What accounts for the anger of the tribals against the dikus?
The word “dikus” means outsiders. Dikus were the people who made the tribal people dependent upon them, thereby causing them a lot of misery and suffering. These outsiders were composed of traders and moneylenders who would come into the forests to sell the goods not produced within the forest, buy forest produce and offer cash loans. Often these loans came at the price of very high rates of interest. These loans ultimately forced the tribals into a vicious cycle of debt and poverty. The traders would buy goods from the tribals at very low rates and sell the same products at high prices, thereby making huge profits. For these reasons, the tribals considered the trader and the moneylender figures to be their main enemies; hence, they referred to them as the evil outsiders.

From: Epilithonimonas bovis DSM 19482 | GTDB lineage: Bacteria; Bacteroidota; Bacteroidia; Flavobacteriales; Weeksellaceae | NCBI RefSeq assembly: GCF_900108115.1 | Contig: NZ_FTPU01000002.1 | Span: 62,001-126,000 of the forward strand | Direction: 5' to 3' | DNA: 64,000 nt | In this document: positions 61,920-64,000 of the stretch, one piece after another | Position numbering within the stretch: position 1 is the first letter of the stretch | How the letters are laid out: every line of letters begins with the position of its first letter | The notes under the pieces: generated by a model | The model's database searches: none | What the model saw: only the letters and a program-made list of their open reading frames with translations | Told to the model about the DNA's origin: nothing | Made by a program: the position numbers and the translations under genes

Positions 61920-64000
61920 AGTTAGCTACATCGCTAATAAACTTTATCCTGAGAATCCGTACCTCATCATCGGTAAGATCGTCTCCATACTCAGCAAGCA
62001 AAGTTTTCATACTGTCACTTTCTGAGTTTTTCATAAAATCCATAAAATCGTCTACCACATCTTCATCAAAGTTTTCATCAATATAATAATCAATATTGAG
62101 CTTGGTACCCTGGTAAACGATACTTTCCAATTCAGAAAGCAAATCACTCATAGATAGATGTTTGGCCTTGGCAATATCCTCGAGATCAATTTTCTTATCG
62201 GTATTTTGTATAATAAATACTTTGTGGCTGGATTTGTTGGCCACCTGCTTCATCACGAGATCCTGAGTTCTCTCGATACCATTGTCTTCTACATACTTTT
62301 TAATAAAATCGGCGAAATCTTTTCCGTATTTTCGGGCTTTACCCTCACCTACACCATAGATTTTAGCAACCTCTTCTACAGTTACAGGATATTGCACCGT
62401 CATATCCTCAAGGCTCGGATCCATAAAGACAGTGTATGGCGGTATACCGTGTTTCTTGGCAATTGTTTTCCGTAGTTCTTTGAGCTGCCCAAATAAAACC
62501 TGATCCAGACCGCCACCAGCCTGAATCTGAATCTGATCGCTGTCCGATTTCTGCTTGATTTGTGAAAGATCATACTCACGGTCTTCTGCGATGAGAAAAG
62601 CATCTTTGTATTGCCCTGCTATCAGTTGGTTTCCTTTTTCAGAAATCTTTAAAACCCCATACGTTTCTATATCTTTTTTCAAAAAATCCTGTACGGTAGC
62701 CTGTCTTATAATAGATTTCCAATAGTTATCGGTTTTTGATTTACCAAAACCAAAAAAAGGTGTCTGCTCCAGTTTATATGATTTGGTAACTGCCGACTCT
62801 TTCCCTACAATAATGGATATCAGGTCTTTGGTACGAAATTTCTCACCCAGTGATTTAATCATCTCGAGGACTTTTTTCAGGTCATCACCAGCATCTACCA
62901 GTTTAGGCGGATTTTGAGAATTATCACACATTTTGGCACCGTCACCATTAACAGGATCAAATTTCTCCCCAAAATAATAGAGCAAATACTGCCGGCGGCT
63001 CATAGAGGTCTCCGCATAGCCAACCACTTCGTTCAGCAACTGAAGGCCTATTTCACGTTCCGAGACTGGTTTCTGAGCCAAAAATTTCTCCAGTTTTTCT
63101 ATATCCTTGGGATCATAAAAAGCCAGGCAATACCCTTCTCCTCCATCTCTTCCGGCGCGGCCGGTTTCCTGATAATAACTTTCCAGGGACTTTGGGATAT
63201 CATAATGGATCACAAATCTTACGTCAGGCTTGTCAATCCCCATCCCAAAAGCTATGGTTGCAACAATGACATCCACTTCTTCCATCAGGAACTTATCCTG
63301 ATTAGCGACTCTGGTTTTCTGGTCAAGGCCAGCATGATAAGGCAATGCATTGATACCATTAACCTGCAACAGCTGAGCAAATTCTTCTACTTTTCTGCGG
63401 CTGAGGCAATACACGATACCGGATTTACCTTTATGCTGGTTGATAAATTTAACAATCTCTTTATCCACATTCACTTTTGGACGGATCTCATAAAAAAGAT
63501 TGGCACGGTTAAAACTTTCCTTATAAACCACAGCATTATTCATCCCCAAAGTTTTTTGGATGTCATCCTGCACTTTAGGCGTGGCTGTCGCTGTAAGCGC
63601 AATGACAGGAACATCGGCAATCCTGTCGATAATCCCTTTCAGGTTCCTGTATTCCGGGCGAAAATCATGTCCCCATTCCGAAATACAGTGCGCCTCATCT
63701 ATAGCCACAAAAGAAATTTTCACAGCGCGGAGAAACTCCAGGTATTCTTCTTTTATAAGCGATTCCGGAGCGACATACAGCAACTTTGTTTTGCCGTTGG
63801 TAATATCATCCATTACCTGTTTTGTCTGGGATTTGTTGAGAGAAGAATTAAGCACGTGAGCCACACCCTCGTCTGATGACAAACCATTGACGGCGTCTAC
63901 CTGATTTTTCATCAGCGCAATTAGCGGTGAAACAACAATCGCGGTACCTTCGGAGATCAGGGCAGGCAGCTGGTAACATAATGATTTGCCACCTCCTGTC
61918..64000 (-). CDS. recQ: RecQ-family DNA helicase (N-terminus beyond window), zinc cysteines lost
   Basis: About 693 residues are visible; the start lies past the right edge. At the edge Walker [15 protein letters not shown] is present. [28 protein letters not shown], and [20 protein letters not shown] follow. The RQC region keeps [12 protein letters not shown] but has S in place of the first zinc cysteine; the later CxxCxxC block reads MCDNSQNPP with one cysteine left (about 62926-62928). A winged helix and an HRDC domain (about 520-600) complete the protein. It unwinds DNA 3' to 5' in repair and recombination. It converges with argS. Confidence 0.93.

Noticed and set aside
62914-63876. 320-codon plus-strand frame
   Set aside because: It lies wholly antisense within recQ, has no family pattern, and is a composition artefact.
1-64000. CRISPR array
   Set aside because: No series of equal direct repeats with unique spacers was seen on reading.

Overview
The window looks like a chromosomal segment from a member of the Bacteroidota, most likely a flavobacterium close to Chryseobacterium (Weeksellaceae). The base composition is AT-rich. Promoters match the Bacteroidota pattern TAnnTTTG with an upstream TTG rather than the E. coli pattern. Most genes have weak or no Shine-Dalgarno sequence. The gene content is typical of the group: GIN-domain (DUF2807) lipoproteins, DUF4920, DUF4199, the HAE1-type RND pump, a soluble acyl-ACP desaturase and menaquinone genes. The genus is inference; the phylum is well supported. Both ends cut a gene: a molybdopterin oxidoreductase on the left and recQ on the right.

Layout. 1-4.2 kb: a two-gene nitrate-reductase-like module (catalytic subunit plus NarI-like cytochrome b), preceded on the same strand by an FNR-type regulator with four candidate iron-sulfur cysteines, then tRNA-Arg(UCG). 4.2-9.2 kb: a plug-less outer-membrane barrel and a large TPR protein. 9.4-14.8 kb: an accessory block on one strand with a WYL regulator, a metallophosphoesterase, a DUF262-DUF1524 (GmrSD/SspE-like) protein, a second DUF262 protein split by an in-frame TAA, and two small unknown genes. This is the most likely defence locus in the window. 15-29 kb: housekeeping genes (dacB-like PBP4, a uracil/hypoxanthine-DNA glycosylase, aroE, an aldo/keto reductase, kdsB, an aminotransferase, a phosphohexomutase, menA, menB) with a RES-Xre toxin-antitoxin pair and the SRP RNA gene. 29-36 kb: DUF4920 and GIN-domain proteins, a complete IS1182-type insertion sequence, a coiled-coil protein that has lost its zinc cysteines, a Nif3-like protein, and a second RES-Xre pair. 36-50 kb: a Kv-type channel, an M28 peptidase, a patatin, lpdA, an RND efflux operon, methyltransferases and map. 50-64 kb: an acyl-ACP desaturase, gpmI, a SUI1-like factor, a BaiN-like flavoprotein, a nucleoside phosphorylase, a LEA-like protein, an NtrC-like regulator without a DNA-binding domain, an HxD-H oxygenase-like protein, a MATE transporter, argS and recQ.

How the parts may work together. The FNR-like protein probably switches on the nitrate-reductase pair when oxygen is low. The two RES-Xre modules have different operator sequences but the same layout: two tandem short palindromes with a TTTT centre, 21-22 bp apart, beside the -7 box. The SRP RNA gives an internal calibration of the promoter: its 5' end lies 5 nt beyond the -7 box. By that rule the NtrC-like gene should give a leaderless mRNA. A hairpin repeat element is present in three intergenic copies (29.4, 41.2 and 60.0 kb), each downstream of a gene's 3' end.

The colonial government too was looked upon as an external evil force that sought to destroy their livelihoods and their familiar ways of life. The British alienated the tribals by forcing shifting cultivators to practise settled cultivation; implementing forest laws to prevent their access to the forest land and the forest produce; demeaning the power and authority of tribal chiefs, and demanding tributes. As a result, there was considerable anger towards the British as well.